Cockspur and Cocks foot grasses.

STRUCTURE OF GRASSES----There follows a basic structure of grasses which may hep the reader to understand, the description of the grasses below, a little better. According to Mrs Plues {1867} grasses are the simplest form of a perfect plant.. They may be described as a herb with a hollow stem, only solid at the joints. The leaves have parallel veins, and entire margins. they sheath at their base and enclose the stem more or less, attached to it by a small scale or ligule.

The inflorescence  is composed of many florets, arranged in spikelets in the form of a spike, raceme or panicle which consist of three or more scales known as glumes that are empty, one or more flowering glumes containing the fructifying organs, the same number of palaea or still thinner scales, and the ovaries, stamens etc, according to the number of florets. each floret {if fertile} produces one seed, the embryo being very small.

The upper part to which the spikelets are attached is called the rachis.  The sheaths are a continuation of the leaves which embrace the stem, opening on one side and are provided with a scale or lugume. The ligule a is very small membranous scale-like structure, attached to the inner-side of the leaf and having its origin at the top of the sheath, just where the leaf diverges from the stem.

A spikelet is composed of three or more scales or bracts called glumes, the two outer ones of which are nearly always empty. The glumes occupy the position of the calyx of other flowers. 

Cockspur grass Courtesy of Robert H Mohlenbrock {USDA_NRCS}

Cockspur grass Echinochloa crus-galli

The cockspur grass belongs to the Order of grasses known as the Poales and the family Echinochloa. The plant has many synonyms the most common being the Barnyard grass {USA}.

The root of this species is annual, and fibrous.The stems are erect and furrowed. The foliage is broad, pointed, rough beneath and the central rib is clearly marked. The sheaths are tumid and the panicle arises closely from the uppermost one.

The panicle is compound,dense, the main branches distant below crowded above, rough from six to ten in number, with a very few short branchlets, bearing clusters of stalk-less spikelets, with long smooth hairs springing from their base.

The spikelets are all crowded, all turned to one side, first empty glume  broad and short, the second as long as the floret, rough with short hairs and three ribbed, the third equal length, and terminating in a short or long bristly awn.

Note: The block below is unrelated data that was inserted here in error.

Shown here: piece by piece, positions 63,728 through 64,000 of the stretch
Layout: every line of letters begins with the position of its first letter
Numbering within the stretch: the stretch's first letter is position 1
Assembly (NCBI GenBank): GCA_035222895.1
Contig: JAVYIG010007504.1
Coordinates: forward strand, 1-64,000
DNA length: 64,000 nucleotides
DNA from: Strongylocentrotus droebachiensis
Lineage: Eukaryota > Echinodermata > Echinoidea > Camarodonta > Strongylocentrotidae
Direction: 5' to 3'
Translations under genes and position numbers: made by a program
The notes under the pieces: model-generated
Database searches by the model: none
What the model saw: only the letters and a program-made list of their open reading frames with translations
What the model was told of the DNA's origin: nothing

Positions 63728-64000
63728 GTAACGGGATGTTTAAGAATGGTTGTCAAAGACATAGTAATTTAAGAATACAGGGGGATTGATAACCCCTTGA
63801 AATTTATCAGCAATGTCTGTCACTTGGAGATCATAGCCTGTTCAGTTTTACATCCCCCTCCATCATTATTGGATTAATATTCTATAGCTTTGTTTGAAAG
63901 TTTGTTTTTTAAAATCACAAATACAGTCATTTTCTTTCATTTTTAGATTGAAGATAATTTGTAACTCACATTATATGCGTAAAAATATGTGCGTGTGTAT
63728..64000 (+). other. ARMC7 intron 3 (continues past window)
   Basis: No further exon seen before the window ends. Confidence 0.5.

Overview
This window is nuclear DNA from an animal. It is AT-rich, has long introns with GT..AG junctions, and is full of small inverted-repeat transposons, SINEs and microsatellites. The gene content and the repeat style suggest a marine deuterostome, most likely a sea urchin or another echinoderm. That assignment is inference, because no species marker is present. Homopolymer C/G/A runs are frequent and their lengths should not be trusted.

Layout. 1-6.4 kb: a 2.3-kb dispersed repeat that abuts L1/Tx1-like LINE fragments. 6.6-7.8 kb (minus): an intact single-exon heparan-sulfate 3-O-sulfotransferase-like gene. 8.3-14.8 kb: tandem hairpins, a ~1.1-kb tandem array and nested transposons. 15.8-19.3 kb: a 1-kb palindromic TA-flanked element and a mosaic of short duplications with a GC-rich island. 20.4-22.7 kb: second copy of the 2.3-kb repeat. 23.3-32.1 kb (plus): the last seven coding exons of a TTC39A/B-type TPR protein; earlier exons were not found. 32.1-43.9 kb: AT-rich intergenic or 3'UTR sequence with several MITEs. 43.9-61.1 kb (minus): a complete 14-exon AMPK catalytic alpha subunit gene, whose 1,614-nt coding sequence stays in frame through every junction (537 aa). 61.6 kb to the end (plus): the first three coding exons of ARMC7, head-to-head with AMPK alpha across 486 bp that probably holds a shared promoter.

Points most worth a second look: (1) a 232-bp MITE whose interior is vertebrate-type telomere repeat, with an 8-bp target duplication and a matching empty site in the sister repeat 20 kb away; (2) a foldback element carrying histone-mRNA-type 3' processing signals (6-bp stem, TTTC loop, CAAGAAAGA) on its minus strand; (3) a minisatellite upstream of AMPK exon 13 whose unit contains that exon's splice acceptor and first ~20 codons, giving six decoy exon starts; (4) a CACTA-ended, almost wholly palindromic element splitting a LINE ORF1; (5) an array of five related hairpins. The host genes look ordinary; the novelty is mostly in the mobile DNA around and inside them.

The flowering glume very thin and transparent, smooth , glossy, awnless, The palae of the barren floret is small and polished. The ovary is ovate, styles long and slender. The stigmas are feathery. There are three stamens long and thread shaped. The anthers are cloven at both ends. 

Flowers and foliage.

Courtesy of Michael Becker Creative Commons Share Alike 3.0 unported license.

Echinochloa crus-galli 2006.08.27 15.00.29-p8270054.jpgEchinochloa crus-galli 2006.08.27 15.00.13-p8270053.jpg

Uses and distribution.

This is a coarse grass, undesirable for agricultural purposes, but showy in appearance, but was once considered a good species for landscaped gardens, especially when the ripening seeds weigh down the panicles, and causes the culms to arch downwards.

It is not a common grass in the UK, and is usually only found as a arable weed in cornfields. It flowers all summer long and in to autumn and this long flowering season also attributed it to being a garden plant. It is native to Europe, North America and  the East Indies.

It should not be confused with the Cock's foot below. 

Cock's foot

Courtesy of foxypar4  CC BY-SA 2.0 license.Dactylis glomerata seedhead.jpg, via MPF Creative Commons Attribution 2.0 generic license. {originally posted on Flickr }

Cock's foot,- Dactylis glomerata.

The roots of this plant are perennial, fibrous, and tufted. The stems cylindrical, upright, ribbed and rough, they attain the height of two feet + and are leafy. the leaves are flat, linear, acute, flaccid, rough at the edges and of a dull green colour. There are five or six to the stem, the sheaths are rough ,striated and the ligule is long and ragged. The panicle is erect, slightly branched, and spreading. The rachis is also rough, with a few branches the lowest much longer than the others standing nearly at a right angle with the stem. each branch with a tubercle at the base. The spikelets are flattened, ovate, three to five flowered, crowded in dense clusters and produced on very short stalks, several at the end of each branch.